>>> print("Second lap:", timer.split())
Second lap: ...
>>> print("Overall time:", timer.time())
Overall time: ...

Can be used as a context manager inside with-statements.

>>> with Timer() as t:
...     time.sleep(0.01)
>>> print("%0.3f seconds" % t.elapsed)
0... seconds

If initialised with a logger, it can log the elapsed time automatically upon exiting the with-statement.

>>> import logging
>>> log = logging.getLogger("my-fancy-timer-logger")
>>> configLogger(logger=log, level="DEBUG", format="%(message)s", stream=sys.stdout)
>>> with Timer(log, 'do something'):
...     time.sleep(0.01)
Took ... to do something

The same Timer instance, holding a reference to a logger, can be reused in multiple with-statements, optionally with different messages or levels.

>>> timer = Timer(log)
>>> with timer():
...     time.sleep(0.01)
elapsed time: ...s
>>> with timer('redo it', level=logging.INFO):
...     time.sleep(0.02)
Took ... to redo it

It can also be used as a function decorator to log the time elapsed to run the decorated function.

>>> @timer()
... def test1():
...    time.sleep(0.01)
>>> @timer('run test 2', level=logging.INFO)
... def test2():
...    time.sleep(0.02)
>>> test1()
Took ... to run 'test1'
>>> test2()
Took ... to run test 2
default_format = 'Took %(time).3fs to %(msg)s'
default_msg = 'elapsed time: %(time).3fs'
formatTime(msg, time)[source]

Format ‘time’ value in ‘msg’ and return formatted string. If ‘msg’ contains a ‘%(time)’ format string, try to use that. Otherwise, use the predefined ‘default_format’. If ‘msg’ is empty or None, fall back to ‘default_msg’.


Reset timer to ‘start_time’ or the current time.


Split and return the lap time (in seconds) in between splits.


Return the overall time (in seconds) since the timer started.


A more sophisticated logging system configuation manager.

This is more or less the same as logging.basicConfig(), with some additional options and defaults.

The default behaviour is to create a StreamHandler which writes to sys.stderr, set a formatter using the DEFAULT_FORMATS strings, and add the handler to the top-level library logger (“fontTools”).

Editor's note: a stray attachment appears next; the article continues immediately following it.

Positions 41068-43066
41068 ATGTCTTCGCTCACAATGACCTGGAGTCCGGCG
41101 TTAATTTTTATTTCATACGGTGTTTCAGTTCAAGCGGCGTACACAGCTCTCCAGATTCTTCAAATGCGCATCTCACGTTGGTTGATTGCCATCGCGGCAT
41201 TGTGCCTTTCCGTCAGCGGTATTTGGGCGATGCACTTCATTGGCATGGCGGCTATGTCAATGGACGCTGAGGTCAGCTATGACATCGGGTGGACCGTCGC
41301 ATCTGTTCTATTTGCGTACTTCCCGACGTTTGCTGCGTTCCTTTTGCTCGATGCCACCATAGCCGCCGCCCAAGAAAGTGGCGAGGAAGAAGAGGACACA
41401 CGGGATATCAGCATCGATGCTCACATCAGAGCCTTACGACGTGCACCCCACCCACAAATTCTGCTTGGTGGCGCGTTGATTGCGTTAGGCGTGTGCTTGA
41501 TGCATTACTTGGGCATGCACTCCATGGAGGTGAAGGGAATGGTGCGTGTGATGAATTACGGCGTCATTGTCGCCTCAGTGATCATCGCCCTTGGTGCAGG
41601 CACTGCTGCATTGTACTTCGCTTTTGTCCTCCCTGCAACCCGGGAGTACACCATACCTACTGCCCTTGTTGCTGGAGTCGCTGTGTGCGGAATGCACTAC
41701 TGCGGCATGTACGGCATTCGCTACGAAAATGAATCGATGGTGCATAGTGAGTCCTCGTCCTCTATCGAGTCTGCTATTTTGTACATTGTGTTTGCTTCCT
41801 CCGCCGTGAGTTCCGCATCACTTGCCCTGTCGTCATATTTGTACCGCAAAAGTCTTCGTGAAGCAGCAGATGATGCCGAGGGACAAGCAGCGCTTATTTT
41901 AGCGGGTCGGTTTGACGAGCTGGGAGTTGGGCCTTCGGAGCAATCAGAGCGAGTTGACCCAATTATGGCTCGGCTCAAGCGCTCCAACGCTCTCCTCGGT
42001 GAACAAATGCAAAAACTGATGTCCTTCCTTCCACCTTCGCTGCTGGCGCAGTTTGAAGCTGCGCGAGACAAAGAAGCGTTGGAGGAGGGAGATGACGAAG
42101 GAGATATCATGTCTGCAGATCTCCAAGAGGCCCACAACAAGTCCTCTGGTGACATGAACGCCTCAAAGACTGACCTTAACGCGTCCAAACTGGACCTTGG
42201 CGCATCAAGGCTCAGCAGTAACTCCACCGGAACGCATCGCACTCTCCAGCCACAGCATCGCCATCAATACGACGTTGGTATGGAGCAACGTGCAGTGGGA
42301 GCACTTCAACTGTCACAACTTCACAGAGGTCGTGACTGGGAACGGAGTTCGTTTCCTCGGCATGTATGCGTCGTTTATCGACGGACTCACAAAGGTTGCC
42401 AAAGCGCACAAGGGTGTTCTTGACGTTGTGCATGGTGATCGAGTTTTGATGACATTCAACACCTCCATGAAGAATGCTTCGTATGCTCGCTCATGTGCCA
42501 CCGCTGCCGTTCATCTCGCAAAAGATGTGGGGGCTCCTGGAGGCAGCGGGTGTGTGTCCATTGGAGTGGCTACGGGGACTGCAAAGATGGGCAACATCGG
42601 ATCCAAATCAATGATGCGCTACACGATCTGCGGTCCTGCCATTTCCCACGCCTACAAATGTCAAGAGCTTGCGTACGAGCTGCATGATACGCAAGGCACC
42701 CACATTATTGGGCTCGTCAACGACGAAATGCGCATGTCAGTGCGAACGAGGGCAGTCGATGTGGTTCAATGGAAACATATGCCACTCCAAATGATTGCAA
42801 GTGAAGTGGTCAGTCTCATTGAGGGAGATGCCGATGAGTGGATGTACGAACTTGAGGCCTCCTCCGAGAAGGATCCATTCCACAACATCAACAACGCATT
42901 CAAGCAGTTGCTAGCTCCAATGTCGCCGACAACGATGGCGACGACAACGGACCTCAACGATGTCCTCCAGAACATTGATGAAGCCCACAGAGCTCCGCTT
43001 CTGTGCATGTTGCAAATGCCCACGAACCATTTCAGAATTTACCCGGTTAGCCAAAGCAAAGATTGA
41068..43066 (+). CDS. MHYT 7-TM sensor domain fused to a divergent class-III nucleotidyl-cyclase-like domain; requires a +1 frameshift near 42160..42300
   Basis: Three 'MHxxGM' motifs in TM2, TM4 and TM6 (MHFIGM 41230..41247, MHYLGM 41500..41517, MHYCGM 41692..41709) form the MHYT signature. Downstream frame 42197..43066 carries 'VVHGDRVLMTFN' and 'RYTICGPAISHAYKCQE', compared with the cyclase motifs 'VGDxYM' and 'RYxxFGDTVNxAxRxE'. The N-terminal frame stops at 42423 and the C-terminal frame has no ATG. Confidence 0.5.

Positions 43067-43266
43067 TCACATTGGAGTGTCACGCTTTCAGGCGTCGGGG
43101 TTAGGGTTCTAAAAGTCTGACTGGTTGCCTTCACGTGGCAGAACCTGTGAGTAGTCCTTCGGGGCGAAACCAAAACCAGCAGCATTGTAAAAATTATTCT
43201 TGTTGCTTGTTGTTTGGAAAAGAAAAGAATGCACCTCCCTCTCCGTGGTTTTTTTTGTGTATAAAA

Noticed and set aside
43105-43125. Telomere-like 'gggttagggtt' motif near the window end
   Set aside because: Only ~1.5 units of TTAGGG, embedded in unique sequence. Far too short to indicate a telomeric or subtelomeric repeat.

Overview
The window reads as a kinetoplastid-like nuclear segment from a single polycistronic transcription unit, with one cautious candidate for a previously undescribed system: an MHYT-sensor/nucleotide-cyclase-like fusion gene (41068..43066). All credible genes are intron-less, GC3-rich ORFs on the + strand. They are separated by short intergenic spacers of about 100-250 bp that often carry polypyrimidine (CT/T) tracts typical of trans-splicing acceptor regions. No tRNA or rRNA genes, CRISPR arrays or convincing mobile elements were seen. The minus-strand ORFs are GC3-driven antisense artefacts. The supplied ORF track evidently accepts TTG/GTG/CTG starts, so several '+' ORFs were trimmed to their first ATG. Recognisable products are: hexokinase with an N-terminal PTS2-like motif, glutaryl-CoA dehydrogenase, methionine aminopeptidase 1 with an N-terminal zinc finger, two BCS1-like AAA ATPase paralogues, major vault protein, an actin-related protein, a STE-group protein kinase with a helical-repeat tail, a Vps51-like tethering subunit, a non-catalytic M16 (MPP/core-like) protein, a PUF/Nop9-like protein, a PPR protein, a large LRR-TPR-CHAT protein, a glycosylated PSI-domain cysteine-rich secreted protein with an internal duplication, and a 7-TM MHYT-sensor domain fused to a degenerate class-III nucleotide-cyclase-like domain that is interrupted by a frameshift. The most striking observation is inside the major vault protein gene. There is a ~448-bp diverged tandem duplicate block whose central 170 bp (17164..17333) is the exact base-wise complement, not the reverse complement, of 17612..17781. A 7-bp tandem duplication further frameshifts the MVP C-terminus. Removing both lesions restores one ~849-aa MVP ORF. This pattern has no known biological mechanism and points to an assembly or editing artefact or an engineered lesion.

A number of optional keyword arguments may be specified, which can alter the default behaviour.

  • logger – Specifies the logger name or a Logger instance to be configured. (Defaults to “fontTools” logger). Unlike basicConfig, this function can be called multiple times to reconfigure a logger. If the logger or any of its children already exists before the call is made, they will be reset before the new configuration is applied.

  • filename – Specifies that a FileHandler be created, using the specified filename, rather than a StreamHandler.

  • filemode – Specifies the mode to open the file, if filename is specified. (If filemode is unspecified, it defaults to a).

  • format – Use the specified format string for the handler. This argument also accepts a dictionary of format strings keyed by level name, to allow customising the records appearance for specific levels. The special '*' key is for ‘any other’ level.

  • datefmt – Use the specified date/time format.

  • level – Set the logger level to the specified level.

  • stream – Use the specified stream to initialize the StreamHandler. Note that this argument is incompatible with filename - if both are present, stream is ignored.

  • handlers – If specified, this should be an iterable of already created handlers, which will be added to the logger. Any handler in the list which does not have a formatter assigned will be assigned the formatter created in this function.

  • filters – If specified, this should be an iterable of already created filters. If the handlers do not already have filters assigned, these filters will be added to them.

  • propagate – All loggers have a propagate attribute which determines whether to continue searching for handlers up the logging hierarchy. If not provided, the “propagate” attribute will be set to False.

fontTools.misc.loggingTools.deprecateArgument(name, msg, category=<class 'UserWarning'>)[source]

Raise a warning about deprecated function argument ‘name’.

fontTools.misc.loggingTools.deprecateFunction(msg, category=<class 'UserWarning'>)[source]

Decorator to raise a warning when a deprecated function is called.